If there is any moment to discover I know nothing about music theory, it is when I read the booklet of this giant boxed set. That never stopped me in the past, so I’m going to try this anyway.
I will try this in the most limited form that I’ve found: the piano is out of tune. It has been since around the time of this work. Before that, it was also out of tune, but in a way that supported the compositions that were made until then.
The reason for this is that there is a difference between what feels right, and what is the physical, classical model of music. Every musical theory book starts with the theory that if you have a string of length x, and you hit it, sound of a certain frequency will come out. If you use the same string, apply the same strength for the tension, but you use half the length, you will get double the frequency. Music theory then says that note is one octave higher.
The problem starts when you divide it in different intervals. Then it runs out that if you add these intervals together, they don’t make the exact octave. So a third and a fifth do not complete the whole octave. It might be a bit more here and there, a bit less in other places.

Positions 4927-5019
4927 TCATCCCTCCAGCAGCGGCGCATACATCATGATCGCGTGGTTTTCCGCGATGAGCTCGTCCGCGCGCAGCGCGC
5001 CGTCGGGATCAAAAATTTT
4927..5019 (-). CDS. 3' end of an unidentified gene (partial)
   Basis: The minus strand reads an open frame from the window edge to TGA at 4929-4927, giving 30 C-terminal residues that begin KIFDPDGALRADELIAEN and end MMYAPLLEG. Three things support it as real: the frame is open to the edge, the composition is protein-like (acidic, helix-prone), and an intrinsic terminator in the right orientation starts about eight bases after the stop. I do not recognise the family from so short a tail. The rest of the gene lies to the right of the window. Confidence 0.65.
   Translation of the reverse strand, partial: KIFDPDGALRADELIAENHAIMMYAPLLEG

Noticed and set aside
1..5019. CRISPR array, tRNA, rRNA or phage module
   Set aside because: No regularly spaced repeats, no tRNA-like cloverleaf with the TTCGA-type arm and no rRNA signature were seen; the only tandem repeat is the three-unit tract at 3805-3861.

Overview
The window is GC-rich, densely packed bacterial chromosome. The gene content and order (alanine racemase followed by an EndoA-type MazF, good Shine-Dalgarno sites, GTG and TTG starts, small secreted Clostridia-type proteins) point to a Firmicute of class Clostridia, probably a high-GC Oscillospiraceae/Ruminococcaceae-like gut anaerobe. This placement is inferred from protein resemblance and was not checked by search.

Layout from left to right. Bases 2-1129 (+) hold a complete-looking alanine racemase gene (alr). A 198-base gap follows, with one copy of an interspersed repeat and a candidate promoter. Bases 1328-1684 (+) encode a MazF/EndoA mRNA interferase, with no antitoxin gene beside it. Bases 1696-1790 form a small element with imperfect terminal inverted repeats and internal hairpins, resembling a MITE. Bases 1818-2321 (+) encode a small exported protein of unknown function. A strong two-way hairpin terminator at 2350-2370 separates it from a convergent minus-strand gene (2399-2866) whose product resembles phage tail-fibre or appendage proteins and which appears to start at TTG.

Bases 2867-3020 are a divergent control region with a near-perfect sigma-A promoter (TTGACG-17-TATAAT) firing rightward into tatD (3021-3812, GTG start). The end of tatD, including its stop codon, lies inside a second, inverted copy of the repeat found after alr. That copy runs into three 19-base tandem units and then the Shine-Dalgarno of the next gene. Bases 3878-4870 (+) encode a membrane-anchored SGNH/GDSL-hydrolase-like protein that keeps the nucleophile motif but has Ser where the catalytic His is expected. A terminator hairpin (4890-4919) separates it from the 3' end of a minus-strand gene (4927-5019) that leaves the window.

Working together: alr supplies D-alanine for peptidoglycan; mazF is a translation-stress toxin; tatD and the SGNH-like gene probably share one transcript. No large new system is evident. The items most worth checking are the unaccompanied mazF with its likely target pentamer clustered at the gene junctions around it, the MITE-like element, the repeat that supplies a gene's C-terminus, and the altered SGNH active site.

This problem is the worst with a piano, but it exists in all instruments. For the piano, It was common to at least make sure the most used intervals were correct. So thirds were exactly right, but most certainly fourths were not: they were not supposed to be used.
As music changed however, demands on this system also changed. As a result, and probably also as a sign of the times, in the eighteenth century a more “equally” distributed system was invented. For some pieces it sounded vastly different.
Interestingly though, Bach never made clear what his “Wohl temperierte Klavier” was using. It is generally assumed however that he was referring to the newly invented system.
Is there anyone out there that can give me a better explanation about this?
Bachs handwriting looks to me like what I used to do at school.